Some questions needing answers drift over playing fields of Howard



QUESTIONS ARE floating in with mid-April's bluster. It's speculative stuff, advertised as such - stuff you folks with financial expertise, governmental pragmatism, and/or entrepreneurial vision might want to nosh. For free, take 'em and run:

Given all the insistent, consistent crying for additional playing fields and, to a somewhat lesser extent, gyms that emanates from nearly all the county's amateur and youth sports organizations, might a solution include the private sector? Might there be money to be made right here in amid the Patapsco and Patuxents?

Another: Does it strike anyone else as odd that, given the yelling from farmers and other landowners in this county that, for example, Rec and Parks "shouldn't compete with private business," no one has proposed ball fields or a gym or two as a way to make money while doing community good?

Yet, if Columbia's privately owned Volleyball House can project revenue enough to double its indoor soccer capacity and increase by a third its pay-for-play volleyball courts in a new facility, then mightn't a similar opportunity exist for some farmer or vacant-land owner?

If private operators of four county gymnastics clubs can meet payrolls, rent for warehouse space, and continue in business for years, does that signify anything for privately backed facilities for other amateur sports?

If private owners can make a public golf course work in West Friendship, albeit with the help of acreage sold off for expensive housing, what might that indicate to entrepreneurs in other sports?

Of course, one county sports group is helping itself do what taxpayers (or politicians) don't seem to want to address vis-a-vis fields. The Soccer Association of Columbia/Howard County started charging extra nearly a decade ago, banking money toward the fast approaching day when it would build and operate its own field complex.

For all the criticism internally of how long the process dragged out, that decision looks prescient today.

And 'tis said that at least one other county sports group is talking internally - and in a probing way with government, as well - about a similar effort, although its leader questions the feasibility of such an project.

There's precedent for local groups operating their own fields, although profitability wasn't an objective back then - and neither was the cost of land the problem that it is today. But the Elkridge Youth Organization once had fields of its own- until Tropical Storm Agnes in June 1972 proved permanently that a flood plain is a less than ideal location.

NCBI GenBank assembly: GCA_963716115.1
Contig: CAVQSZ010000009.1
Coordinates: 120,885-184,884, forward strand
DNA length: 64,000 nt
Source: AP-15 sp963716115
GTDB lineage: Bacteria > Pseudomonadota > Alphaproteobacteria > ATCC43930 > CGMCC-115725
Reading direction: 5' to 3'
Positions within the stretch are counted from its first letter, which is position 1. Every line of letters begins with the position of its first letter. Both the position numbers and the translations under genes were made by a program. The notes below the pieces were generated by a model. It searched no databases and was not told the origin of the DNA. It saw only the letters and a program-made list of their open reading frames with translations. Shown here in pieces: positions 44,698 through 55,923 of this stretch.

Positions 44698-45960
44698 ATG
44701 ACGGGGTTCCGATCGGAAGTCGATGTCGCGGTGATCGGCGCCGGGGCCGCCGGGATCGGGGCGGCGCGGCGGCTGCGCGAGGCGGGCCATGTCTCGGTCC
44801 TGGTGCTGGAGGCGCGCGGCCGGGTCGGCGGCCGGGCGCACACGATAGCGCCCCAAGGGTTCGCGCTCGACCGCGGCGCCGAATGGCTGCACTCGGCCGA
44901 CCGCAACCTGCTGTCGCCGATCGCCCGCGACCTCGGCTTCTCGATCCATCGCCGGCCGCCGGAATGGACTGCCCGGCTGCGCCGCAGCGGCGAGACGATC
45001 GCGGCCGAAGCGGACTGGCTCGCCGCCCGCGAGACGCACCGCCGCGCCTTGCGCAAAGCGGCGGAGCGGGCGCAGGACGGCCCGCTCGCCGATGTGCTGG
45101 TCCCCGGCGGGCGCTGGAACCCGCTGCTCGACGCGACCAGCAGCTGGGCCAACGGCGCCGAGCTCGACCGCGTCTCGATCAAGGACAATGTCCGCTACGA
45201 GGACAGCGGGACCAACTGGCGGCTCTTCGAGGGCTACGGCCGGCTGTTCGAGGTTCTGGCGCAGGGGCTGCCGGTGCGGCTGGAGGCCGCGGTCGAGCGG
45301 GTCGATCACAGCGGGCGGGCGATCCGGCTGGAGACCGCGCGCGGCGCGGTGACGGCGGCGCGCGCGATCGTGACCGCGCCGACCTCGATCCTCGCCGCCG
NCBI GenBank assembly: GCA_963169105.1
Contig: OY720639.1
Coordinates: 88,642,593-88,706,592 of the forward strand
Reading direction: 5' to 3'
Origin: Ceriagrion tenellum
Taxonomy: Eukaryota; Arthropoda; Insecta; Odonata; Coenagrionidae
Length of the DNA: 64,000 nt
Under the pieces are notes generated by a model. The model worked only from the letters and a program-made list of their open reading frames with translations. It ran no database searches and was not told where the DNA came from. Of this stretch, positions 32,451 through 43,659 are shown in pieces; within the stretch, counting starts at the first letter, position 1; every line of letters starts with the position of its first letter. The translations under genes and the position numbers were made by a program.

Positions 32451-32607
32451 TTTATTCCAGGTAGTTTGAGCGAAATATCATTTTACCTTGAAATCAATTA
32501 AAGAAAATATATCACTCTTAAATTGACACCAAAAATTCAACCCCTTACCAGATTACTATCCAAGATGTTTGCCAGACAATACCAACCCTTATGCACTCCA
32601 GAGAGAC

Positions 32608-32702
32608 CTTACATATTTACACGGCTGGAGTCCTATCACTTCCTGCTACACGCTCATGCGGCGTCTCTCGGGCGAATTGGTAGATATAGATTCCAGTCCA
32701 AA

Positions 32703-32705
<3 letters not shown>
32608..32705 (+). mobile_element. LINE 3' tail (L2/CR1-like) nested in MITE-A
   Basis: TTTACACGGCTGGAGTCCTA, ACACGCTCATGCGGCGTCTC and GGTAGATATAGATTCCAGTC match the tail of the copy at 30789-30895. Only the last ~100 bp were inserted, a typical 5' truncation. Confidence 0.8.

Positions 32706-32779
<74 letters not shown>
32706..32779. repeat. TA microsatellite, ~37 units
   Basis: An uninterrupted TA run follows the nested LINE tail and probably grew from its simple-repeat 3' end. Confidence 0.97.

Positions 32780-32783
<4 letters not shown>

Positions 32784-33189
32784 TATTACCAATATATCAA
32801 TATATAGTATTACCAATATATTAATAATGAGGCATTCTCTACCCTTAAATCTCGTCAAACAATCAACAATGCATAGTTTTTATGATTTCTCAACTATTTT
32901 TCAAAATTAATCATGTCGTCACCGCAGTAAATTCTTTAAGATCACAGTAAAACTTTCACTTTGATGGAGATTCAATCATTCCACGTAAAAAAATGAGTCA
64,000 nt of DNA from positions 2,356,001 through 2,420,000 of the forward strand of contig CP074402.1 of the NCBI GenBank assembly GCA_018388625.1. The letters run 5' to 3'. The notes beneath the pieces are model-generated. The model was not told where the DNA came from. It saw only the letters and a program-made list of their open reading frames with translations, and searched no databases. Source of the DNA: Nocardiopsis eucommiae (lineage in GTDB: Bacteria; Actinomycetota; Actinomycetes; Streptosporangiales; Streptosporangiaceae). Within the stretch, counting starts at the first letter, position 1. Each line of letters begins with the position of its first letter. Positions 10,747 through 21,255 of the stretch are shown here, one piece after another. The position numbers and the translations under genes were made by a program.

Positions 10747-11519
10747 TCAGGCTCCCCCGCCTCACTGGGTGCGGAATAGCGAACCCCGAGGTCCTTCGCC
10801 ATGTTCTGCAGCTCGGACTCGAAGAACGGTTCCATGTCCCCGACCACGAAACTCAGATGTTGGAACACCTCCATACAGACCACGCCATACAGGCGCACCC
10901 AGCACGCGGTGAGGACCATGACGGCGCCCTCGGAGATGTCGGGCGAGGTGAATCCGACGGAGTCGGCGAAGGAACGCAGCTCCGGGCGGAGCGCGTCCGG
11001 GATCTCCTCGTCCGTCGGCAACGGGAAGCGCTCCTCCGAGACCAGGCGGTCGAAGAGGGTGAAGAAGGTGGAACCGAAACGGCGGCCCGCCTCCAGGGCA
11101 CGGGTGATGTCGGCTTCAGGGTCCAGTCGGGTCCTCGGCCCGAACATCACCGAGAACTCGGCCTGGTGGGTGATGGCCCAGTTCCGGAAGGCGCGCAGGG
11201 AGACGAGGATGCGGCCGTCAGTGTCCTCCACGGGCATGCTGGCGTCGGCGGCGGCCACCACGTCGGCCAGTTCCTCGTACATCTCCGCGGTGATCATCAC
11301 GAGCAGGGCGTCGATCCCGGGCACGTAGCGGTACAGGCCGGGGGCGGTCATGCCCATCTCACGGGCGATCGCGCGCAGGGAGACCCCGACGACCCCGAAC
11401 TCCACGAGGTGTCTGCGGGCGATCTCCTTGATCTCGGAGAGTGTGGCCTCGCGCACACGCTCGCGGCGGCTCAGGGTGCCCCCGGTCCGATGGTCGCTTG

This county has one hybrid arrangement, county government owning Kiwanis-Wallas Park in Ellicott City but leasing it long-term to the Howard County Youth Program for baseball and softball. The program maintains the diamonds, passing the cost along to families that use the facility. True, the county eats the expense of really pricey road and sewer work. Whatever, Wallas Park is one nice facility that, yes, the youth program's growth is outstripping.

Yet another question: Why not some publicly backed financial mechanism to underwrite or guarantee land acquisition for groups that want to build and maintain their own facilities?

How about this as an incentive - a property tax write-off for private landowners who set aside X acres for properly located and built playing fields?

Maybe you have some ideas to float, too? Or are these all, as a colleague once described stuff such as this, merely questions without answers?

A soccer note

It was nice to see Thori Staples Bryan, who grew up in Harford County but can be claimed as a Howard County athlete because of her play for SAC/HC travel teams as a teen-ager, on the Bay Area CyberRays on April 14 at Washington's RFK Stadium. Bryan played nicely against the Washington Freedom in the Women's United Soccer Association curtain-raiser.

She typifies a number of excellent women players who, because of the new professional league, can continue playing at a high level despite having slipped off the national team's rarefied bench. Her 56 caps as a national-team player helped make her the first player taken in WUSA's first "global" draft.

Bryan has another distinction, as well. She contributed a recipe - honest - to WUSA's official Web site, It's for Monkey Cake made from Bisquick biscuits, cinnamon, sugar, and butter. The player-recipe, it should be noted, is a feature not found on the Major League Soccer Web site. And no, we shan't guess what that means.

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